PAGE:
The government is channelling more resources to rural areas to address mental health issues.
The NSW Mental Health Commission recently conducted community consultation across the state to understand how people were experiencing mental health care and to identify priorities for change.
Commissioner John Feneley says the government has since implemented a $115 million plan to improve mental health services in rural areas.
“The further you go in terms of regional and remote areas the harder it often is for people to access services and it’s not easy to change that dynamic overnight so we need to think of other ways in which we can make sure that people get access to the type of care they need,” he said.
“We’re making sure that we integrate care, so that the care someone might receive from a local GP is integrated across the community and into the specialist services available from a local hospital.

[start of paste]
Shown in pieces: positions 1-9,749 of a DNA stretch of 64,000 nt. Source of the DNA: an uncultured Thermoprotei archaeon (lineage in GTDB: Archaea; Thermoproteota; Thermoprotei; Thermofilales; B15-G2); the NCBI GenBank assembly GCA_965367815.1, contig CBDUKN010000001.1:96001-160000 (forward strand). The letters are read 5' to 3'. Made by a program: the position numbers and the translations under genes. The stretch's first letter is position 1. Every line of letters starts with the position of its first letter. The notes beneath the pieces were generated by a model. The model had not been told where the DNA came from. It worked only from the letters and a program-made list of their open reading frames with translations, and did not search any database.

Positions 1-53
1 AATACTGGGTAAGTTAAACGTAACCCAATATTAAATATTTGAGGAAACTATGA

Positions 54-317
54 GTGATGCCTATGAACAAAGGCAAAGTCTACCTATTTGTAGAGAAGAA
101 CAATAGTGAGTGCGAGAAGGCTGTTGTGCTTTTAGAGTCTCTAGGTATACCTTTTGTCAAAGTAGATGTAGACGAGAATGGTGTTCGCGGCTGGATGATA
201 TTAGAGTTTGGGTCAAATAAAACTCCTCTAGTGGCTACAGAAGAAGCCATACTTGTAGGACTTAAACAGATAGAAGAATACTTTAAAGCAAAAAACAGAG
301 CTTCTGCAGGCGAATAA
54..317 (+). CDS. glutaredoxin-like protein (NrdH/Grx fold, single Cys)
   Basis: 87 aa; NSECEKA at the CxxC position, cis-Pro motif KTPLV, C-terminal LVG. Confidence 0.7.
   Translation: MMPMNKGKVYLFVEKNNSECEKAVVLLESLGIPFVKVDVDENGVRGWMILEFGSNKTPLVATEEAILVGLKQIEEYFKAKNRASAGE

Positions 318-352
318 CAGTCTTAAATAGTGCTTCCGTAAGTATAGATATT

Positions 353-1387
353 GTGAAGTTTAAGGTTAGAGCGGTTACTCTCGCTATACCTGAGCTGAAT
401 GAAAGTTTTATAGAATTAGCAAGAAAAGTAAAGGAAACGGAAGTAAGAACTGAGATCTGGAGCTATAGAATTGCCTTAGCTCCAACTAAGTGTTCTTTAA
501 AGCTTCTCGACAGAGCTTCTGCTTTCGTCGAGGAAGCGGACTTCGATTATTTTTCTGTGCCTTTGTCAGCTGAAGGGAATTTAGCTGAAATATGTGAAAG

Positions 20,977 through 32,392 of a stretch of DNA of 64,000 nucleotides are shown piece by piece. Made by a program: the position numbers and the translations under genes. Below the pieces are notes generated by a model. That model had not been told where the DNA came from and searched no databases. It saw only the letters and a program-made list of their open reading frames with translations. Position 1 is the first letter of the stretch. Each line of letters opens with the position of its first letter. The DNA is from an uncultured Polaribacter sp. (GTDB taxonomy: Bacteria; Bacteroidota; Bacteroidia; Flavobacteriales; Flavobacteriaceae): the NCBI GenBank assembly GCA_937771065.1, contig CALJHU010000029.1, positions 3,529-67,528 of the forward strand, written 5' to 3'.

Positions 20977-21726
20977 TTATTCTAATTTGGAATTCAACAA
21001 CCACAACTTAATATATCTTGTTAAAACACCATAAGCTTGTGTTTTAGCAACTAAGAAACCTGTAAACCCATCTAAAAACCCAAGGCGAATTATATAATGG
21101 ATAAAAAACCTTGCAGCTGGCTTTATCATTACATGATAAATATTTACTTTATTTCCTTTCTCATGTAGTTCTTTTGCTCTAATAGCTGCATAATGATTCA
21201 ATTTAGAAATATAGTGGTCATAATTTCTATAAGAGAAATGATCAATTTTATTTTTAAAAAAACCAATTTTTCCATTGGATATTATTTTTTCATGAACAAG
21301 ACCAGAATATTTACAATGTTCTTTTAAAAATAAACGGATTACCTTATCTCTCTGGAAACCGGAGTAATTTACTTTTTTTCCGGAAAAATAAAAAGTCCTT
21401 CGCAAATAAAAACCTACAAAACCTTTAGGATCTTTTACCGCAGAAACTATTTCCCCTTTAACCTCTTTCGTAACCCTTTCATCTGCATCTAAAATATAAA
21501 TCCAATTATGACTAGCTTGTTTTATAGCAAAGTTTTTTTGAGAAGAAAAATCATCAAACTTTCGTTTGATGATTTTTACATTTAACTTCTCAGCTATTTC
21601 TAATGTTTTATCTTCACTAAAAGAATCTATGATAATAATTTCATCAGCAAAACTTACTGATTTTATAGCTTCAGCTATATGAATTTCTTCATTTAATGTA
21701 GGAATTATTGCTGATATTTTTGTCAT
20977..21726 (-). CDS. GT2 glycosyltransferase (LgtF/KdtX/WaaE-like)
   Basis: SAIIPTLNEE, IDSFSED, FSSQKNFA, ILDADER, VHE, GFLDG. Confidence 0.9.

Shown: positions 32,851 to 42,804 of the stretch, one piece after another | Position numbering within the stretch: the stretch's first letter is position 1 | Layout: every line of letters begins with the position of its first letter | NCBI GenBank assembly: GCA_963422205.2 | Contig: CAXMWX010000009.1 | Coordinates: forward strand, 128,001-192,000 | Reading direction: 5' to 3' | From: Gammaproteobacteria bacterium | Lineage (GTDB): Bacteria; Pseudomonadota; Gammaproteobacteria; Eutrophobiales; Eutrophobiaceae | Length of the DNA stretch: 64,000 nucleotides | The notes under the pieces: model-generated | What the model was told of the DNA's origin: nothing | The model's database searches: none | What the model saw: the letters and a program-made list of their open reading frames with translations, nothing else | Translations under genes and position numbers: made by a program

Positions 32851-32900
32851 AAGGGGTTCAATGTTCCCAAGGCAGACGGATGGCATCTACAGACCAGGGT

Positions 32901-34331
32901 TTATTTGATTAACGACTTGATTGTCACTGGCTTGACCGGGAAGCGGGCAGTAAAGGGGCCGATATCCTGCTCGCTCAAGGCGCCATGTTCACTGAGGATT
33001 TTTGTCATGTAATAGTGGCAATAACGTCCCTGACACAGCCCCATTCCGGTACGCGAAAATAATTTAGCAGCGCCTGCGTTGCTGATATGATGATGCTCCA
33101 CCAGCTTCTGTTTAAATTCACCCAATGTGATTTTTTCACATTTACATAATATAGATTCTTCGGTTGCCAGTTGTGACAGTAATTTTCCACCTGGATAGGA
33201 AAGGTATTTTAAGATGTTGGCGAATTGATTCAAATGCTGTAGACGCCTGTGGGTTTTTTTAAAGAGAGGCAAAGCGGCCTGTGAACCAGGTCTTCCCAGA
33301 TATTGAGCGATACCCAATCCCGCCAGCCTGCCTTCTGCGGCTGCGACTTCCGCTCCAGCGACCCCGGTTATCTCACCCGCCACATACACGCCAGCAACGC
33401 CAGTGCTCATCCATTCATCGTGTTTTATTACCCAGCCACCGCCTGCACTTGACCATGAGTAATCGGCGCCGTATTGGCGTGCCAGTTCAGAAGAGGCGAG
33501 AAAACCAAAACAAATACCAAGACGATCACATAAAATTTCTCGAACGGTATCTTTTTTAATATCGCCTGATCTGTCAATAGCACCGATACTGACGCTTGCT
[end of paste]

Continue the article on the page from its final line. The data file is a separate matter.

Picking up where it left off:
“That would involve us better supporting GPs to do work in their local communities and to feel more confident taking on some types of work that they might not currently be focusing on.”
The government established the NSW Mental health commission in 2012 to ensure mental health reforms would extend beyond the life of one parliament and one budget cycle.
Appointed in 2012, John Feneley has spent the last two years trying to improve mental health care across the state. He believes strong emphasis needs to be placed on preventative measures.
“We need to move our mental health system from a system that is largely crisis focused to one which is much more focused in the community on prevention and early intervention,” he explained…
Read more The Courier 15 January 2015